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Silly UI opinion question


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I've been working on a total ground-up rewrite of a production test application that was crafted in LabVIEW 7.1 in the early-mid 2000's.  I got approval to do this since I really didn't want to glom the real required changes (mostly about hardware evolution) onto ageing software architecture, and (IMO) *way* overbusy UI.  I'm talking multiple layers of tabs-within-tabs-within-tabs.  I've worked to make a still-pretty-busy UI a lot flatter/simpler.

I'm getting tweaked in validation reviews because I declined to include an explicit "stop" button to close down the application.  (The application typically runs for multiple hours.)  No matter how I try to explain that no other desktop application has a "stop" button (I just intelligently handle shutdown via the filtered window close attempt), I'm being told, "NO, it NEEDS a STOP button".

Of course I'll give my manager what he wants, but I don't have to like it.

OK, let's hear the sage advice and similar tales come rolling in...

 

Dave

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I usually keep the stop button (and name it "exit" because that makes sense...).
Only because of mere laziness. But I don't really see it as a biggie... If that's the managers biggest issue, then make him that stop button and everyone wins.

I don't have many clients (they are my co-workers..), one of them interestingly claims that the GUI is too structured and wants to see all crap at the same time. Because 24" ultraHD can handle it. Um... no.

Interesting how badly designed production line application GUIs can be. So few engineers have sense for design...

Edited by Lipko
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Stop isn't to close an application. It is closer to a reset.

It is to stop/terminate/curtail the currently executing task and return the application to a known state. The application is still running. The application is still initialised and the application is still in contact with devices. In desktop terms; a "Stop" is to an exit/close as an exit/close is to a reboot.

Not all applications need a Stop button (think of things like Notepad) but if you have a Start button you will probably need a Stop button.

Edited by ShaunR
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And I was errant in my description above, as you've both uncovered.  On the original application, someone dropped the canonical rectangular pushbutton which comes with red "STOP" text; but they did actually change the text to "EXIT".

My original point remains, though - what other desktop (non-LabVIEW) application features a button as the way to dismiss an application?  For years I've just trapped window close attempts, and used those to start the decision process of whether it's proper/safe/etc, and handle the app exit gracefully (hardware known state, file/db management, etc).

 

Dave

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6 minutes ago, David Boyd said:

My original point remains, though - what other desktop (non-LabVIEW) application features a button as the way to dismiss an application?  For years I've just trapped window close attempts, and used those to start the decision process of whether it's proper/safe/etc, and handle the app exit gracefully (hardware known state, file/db management, etc).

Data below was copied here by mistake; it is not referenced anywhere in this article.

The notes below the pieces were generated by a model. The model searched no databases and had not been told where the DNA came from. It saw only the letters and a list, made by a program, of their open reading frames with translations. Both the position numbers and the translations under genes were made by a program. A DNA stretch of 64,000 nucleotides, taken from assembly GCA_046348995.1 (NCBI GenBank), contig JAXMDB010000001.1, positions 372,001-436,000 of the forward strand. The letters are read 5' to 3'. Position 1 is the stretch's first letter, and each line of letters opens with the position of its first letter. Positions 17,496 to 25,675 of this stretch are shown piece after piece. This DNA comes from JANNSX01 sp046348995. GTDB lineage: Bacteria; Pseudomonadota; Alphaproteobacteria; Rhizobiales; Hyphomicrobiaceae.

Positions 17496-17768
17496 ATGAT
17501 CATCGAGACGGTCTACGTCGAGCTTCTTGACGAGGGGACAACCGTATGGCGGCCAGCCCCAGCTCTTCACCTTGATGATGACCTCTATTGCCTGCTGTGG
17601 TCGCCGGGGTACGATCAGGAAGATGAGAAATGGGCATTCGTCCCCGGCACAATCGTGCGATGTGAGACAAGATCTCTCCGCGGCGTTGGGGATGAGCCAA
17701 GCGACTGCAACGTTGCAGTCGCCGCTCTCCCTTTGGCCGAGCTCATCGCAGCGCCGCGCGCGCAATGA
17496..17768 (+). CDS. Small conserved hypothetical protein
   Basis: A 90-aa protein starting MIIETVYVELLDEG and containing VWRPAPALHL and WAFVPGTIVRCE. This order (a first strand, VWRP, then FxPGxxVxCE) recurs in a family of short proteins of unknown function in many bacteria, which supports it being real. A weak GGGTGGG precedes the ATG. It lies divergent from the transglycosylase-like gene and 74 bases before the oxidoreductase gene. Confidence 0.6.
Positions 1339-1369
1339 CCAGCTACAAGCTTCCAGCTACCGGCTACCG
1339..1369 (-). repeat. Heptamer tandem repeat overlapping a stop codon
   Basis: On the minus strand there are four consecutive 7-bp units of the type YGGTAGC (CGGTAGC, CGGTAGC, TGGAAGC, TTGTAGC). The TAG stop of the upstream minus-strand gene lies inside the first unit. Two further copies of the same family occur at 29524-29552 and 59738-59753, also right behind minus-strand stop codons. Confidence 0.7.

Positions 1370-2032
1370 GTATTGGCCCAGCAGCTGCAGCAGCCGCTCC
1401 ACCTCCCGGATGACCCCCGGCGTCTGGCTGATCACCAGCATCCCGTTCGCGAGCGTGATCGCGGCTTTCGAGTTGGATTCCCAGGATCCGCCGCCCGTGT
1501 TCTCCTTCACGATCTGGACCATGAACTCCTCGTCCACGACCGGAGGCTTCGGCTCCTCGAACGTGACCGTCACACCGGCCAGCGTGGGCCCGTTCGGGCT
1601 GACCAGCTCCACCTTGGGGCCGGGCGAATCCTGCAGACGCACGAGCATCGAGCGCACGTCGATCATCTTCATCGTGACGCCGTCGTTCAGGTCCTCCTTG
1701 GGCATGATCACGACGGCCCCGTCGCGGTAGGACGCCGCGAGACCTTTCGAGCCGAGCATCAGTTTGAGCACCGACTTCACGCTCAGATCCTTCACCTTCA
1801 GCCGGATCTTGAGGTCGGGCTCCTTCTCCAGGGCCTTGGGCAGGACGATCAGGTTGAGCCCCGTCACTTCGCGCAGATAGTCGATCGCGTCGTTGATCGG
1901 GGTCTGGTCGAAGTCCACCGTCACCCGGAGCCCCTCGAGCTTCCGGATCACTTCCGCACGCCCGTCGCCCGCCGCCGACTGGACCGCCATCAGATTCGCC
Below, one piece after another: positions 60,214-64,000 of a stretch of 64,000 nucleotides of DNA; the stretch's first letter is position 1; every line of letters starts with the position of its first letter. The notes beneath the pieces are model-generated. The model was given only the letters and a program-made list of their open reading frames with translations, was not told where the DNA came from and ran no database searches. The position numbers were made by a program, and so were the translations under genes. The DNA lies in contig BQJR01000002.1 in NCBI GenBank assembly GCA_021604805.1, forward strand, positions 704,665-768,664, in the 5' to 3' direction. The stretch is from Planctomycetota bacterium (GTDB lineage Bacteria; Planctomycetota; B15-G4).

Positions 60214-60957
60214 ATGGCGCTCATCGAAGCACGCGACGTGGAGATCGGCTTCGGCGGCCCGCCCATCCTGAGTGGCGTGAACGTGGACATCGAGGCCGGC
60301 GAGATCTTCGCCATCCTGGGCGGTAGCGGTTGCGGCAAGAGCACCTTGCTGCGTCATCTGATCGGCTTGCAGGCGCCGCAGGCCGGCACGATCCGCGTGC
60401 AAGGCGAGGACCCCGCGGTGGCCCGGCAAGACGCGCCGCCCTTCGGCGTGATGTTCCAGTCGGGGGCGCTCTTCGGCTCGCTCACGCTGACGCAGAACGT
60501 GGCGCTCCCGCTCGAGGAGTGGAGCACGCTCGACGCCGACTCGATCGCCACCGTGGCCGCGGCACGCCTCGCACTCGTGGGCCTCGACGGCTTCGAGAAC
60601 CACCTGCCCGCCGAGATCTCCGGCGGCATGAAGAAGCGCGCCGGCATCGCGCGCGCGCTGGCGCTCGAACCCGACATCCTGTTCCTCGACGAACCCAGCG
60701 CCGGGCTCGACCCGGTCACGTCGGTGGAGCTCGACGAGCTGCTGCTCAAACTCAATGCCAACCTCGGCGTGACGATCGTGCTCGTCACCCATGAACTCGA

Fullscreen applications.

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Lots of applications have an exit button in toolbars. They tend to be older since menu's became the preferred way to exit as not all applications had menus in those days. But historically test and automation were full screen, single purpose applications - often with touch screens - and it's hard to click a window button if there is no window titlebar.

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Similarly, a few years ago, I was requested to add 2 buttons, "apply" & "cancel" before leaving a config panel.

I tried to argue that they were useless because authentication was required to access the config panel, and user who got there knew what they're doing when changing a value ; if they change and close, why would the app not keep and apply the changed settings?

It turned out users felt safer or rather "more in control" with explicit apply/cancel buttons. Meh.

Edited by Antoine Chalons
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The fullscreen point I get, sort of; coupled with a touchscreen, the corner "X" may not be the easiest to access.  The target hardware will have a touchscreen monitor, although we'll undoubtedly leave them the mouse.  And while they might fullscreen the main app window, by no means do they need to.

 

For dialogs, I would generally offer a "cancel' button, and an "OK" (or "submit" or "proceed" whatever seemed appropriate labeling), and map keyboard enter and escape keys.

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2 hours ago, Antoine Chalons said:

Similarly, a few years ago, I was requested to add 2 buttons, "apply" & "cancel" before leaving a config panel.

I tried to argue that they were useless because authentication was required to access the config panel, and user who got there knew what they're doing when changing a value ; if they change and close, why would the app not keep and apply the changed settings?